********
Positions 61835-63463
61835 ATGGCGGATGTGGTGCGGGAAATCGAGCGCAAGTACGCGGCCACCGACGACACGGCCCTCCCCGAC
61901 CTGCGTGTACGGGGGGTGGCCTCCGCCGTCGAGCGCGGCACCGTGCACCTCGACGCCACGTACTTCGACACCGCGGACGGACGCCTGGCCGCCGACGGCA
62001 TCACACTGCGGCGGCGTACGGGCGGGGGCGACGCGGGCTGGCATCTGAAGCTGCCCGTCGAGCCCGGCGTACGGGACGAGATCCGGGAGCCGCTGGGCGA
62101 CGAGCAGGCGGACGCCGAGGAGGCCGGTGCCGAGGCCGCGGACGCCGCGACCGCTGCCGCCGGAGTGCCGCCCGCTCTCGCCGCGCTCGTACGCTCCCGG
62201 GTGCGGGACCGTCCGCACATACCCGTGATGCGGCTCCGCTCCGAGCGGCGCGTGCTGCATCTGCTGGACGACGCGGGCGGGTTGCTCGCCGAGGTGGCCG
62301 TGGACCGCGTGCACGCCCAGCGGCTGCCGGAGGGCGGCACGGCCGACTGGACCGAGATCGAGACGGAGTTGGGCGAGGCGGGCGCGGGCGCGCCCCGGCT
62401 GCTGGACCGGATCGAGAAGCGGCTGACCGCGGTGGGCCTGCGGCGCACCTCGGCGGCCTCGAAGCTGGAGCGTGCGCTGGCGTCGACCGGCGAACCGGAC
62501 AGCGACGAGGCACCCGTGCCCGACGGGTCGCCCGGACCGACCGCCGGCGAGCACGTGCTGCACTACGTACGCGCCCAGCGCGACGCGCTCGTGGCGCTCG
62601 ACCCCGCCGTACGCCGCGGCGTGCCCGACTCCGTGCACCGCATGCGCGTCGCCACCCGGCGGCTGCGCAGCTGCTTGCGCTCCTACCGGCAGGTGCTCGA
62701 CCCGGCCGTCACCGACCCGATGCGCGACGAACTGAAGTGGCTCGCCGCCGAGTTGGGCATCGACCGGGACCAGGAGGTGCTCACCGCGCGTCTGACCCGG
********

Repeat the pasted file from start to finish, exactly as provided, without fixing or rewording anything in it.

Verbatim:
Positions 61835-63463
61835 ATGGCGGATGTGGTGCGGGAAATCGAGCGCAAGTACGCGGCCACCGACGACACGGCCCTCCCCGAC
61901 CTGCGTGTACGGGGGGTGGCCTCCGCCGTCGAGCGCGGCACCGTGCACCTCGACGCCACGTACTTCGACACCGCGGACGGACGCCTGGCCGCCGACGGCA
62001 TCACACTGCGGCGGCGTACGGGCGGGGGCGACGCGGGCTGGCATCTGAAGCTGCCCGTCGAGCCCGGCGTACGGGACGAGATCCGGGAGCCGCTGGGCGA
62101 CGAGCAGGCGGACGCCGAGGAGGCCGGTGCCGAGGCCGCGGACGCCGCGACCGCTGCCGCCGGAGTGCCGCCCGCTCTCGCCGCGCTCGTACGCTCCCGG
62201 GTGCGGGACCGTCCGCACATACCCGTGATGCGGCTCCGCTCCGAGCGGCGCGTGCTGCATCTGCTGGACGACGCGGGCGGGTTGCTCGCCGAGGTGGCCG
62301 TGGACCGCGTGCACGCCCAGCGGCTGCCGGAGGGCGGCACGGCCGACTGGACCGAGATCGAGACGGAGTTGGGCGAGGCGGGCGCGGGCGCGCCCCGGCT
62401 GCTGGACCGGATCGAGAAGCGGCTGACCGCGGTGGGCCTGCGGCGCACCTCGGCGGCCTCGAAGCTGGAGCGTGCGCTGGCGTCGACCGGCGAACCGGAC
62501 AGCGACGAGGCACCCGTGCCCGACGGGTCGCCCGGACCGACCGCCGGCGAGCACGTGCTGCACTACGTACGCGCCCAGCGCGACGCGCTCGTGGCGCTCG
62601 ACCCCGCCGTACGCCGCGGCGTGCCCGACTCCGTGCACCGCATGCGCGTCGCCACCCGGCGGCTGCGCAGCTGCTTGCGCTCCTACCGGCAGGTGCTCGA
62701 CCCGGCCGTCACCGACCCGATGCGCGACGAACTGAAGTGGCTCGCCGCCGAGTTGGGCATCGACCGGGACCAGGAGGTGCTCACCGCGCGTCTGACCCGG